Throughout 2018 Oregon will be commemorating an epic event the foretold the history of the west. 175 years ago, the first wagons struck out on the Oregon Trail undertaking what would become the largest, unforced migration in history, forever changing the culture of the true west. The impact of the Oregon Trail on the Native Americans, coupled with the pure daily drama encounter by the emigrants, forged the story of the people who now call Oregon, and particularly Eastern Oregon home.
A visit to Eastern Oregon will allow you many opportunities to not only trace the steps of these early settlers, but meet the modern pioneers who are carrying forward the spirit that drove over 350,000 people to trek 10 miles a day, mostly by foot, over the 2,000 mile journey called the Oregon Trail. Today you can relive this journey at five major interpretive centers located in Oregon, coupled with many fine regional and local museums. The National Historic Oregon Trail Interpretive Center near Baker City brings to live the daily grind, the loss of loved ones, and the words found in the diaries of the pioneers. The Tamástslikt Cultural Institute near Pendleton, Oregon tells the story from the indigenous people’s point of view, but relaying the stories of Coyote and the foretelling of massive change.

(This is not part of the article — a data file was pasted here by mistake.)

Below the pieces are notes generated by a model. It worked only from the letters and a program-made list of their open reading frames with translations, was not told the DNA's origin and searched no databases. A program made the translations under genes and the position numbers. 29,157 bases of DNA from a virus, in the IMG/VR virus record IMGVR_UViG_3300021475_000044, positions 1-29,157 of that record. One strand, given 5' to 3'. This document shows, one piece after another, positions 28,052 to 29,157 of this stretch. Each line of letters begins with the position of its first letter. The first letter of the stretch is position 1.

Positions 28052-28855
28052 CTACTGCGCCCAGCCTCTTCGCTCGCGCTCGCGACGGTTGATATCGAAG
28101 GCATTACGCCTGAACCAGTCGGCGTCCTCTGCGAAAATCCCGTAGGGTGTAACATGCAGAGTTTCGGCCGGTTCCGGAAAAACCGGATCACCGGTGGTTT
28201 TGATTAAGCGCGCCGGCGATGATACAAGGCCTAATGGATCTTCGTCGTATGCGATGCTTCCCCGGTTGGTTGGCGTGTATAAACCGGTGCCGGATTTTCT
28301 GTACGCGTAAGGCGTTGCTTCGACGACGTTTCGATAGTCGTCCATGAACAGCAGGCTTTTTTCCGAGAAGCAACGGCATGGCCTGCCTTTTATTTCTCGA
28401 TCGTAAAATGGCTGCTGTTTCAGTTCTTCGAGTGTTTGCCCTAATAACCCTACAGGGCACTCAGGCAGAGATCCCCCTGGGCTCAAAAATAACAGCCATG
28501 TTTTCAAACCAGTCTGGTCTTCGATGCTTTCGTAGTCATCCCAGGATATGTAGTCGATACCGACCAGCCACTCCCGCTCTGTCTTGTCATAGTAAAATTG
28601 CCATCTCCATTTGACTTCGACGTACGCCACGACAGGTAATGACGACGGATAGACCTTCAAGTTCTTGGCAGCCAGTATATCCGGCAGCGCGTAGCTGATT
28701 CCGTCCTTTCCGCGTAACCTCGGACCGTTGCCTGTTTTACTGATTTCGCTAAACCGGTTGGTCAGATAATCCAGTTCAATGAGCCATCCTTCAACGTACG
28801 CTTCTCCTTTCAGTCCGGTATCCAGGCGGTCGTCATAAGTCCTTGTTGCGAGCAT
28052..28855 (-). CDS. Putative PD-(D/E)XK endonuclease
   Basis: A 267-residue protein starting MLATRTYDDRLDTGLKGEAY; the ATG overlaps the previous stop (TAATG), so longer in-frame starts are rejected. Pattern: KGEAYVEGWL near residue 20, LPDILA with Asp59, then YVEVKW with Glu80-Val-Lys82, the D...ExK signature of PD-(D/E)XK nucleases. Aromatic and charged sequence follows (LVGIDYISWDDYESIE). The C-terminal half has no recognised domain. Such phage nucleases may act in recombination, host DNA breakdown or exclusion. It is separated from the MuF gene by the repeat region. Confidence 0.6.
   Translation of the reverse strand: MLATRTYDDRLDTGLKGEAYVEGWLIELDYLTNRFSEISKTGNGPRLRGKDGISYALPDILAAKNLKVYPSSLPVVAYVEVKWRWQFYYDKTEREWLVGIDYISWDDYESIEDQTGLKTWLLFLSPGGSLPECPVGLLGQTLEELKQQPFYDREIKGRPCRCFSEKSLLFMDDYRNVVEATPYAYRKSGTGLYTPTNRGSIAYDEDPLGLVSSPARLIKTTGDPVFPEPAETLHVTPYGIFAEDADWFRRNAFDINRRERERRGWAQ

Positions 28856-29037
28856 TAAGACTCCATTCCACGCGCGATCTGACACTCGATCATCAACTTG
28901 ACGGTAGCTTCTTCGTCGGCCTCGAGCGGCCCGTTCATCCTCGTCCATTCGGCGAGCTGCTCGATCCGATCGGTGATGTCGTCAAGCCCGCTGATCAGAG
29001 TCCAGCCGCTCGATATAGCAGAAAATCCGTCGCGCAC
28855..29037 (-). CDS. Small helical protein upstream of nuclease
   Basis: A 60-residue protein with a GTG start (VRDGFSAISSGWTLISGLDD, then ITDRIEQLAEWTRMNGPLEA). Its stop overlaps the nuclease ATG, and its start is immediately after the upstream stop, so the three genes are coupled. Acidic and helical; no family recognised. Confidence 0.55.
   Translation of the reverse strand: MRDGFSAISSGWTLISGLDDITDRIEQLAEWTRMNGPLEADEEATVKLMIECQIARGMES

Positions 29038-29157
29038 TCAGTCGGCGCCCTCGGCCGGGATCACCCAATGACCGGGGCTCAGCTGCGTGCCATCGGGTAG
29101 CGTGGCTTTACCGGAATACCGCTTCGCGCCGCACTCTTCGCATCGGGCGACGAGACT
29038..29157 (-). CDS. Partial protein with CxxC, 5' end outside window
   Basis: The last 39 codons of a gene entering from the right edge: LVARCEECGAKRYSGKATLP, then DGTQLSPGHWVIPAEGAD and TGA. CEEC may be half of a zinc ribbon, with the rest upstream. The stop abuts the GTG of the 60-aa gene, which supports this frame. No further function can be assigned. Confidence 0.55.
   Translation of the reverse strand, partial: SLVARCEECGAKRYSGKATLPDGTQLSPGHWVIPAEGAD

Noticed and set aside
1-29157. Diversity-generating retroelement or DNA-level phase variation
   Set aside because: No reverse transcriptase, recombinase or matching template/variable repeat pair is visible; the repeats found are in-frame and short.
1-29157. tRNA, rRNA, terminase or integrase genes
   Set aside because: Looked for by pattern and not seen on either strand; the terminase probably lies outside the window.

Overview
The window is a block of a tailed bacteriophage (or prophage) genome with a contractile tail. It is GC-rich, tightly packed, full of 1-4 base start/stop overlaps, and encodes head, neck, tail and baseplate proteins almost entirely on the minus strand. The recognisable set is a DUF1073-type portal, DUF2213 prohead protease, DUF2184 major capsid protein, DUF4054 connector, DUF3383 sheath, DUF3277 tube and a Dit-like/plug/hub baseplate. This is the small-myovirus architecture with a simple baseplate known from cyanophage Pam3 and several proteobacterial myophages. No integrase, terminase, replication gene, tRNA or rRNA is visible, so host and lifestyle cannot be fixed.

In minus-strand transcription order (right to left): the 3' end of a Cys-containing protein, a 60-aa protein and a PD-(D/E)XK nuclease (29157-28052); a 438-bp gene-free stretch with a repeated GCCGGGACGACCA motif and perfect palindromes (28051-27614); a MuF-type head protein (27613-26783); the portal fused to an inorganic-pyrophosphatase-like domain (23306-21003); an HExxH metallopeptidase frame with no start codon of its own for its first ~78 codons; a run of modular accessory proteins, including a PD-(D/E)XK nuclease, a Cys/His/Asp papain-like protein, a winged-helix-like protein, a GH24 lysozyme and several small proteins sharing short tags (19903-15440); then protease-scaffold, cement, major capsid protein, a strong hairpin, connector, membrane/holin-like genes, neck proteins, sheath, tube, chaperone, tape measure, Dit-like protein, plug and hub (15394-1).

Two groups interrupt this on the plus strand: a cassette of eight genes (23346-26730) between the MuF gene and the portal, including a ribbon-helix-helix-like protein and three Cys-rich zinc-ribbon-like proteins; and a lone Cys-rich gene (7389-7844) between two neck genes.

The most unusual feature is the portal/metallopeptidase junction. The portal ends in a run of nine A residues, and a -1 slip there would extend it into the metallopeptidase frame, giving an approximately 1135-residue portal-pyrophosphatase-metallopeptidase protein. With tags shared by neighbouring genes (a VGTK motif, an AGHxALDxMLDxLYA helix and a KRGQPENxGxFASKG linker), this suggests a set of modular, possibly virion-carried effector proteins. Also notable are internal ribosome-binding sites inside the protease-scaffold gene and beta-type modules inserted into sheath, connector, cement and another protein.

However, the 175th Commemoration of the Oregon Trail is not just about experiencing the journey, it is also about touching the present-day culture of Eastern Oregon. From sitting down to lunch with a fifth-generation Oregonian, who’s roots go back to the Trail, to watching a saddle, boot, or hat maker as they craft the heritage of the west into every stitch, your visit along the Trail in the eastern portion of the state of Oregon will allow you to take home a unique story.
Learn more at: VisitEasternOregon.com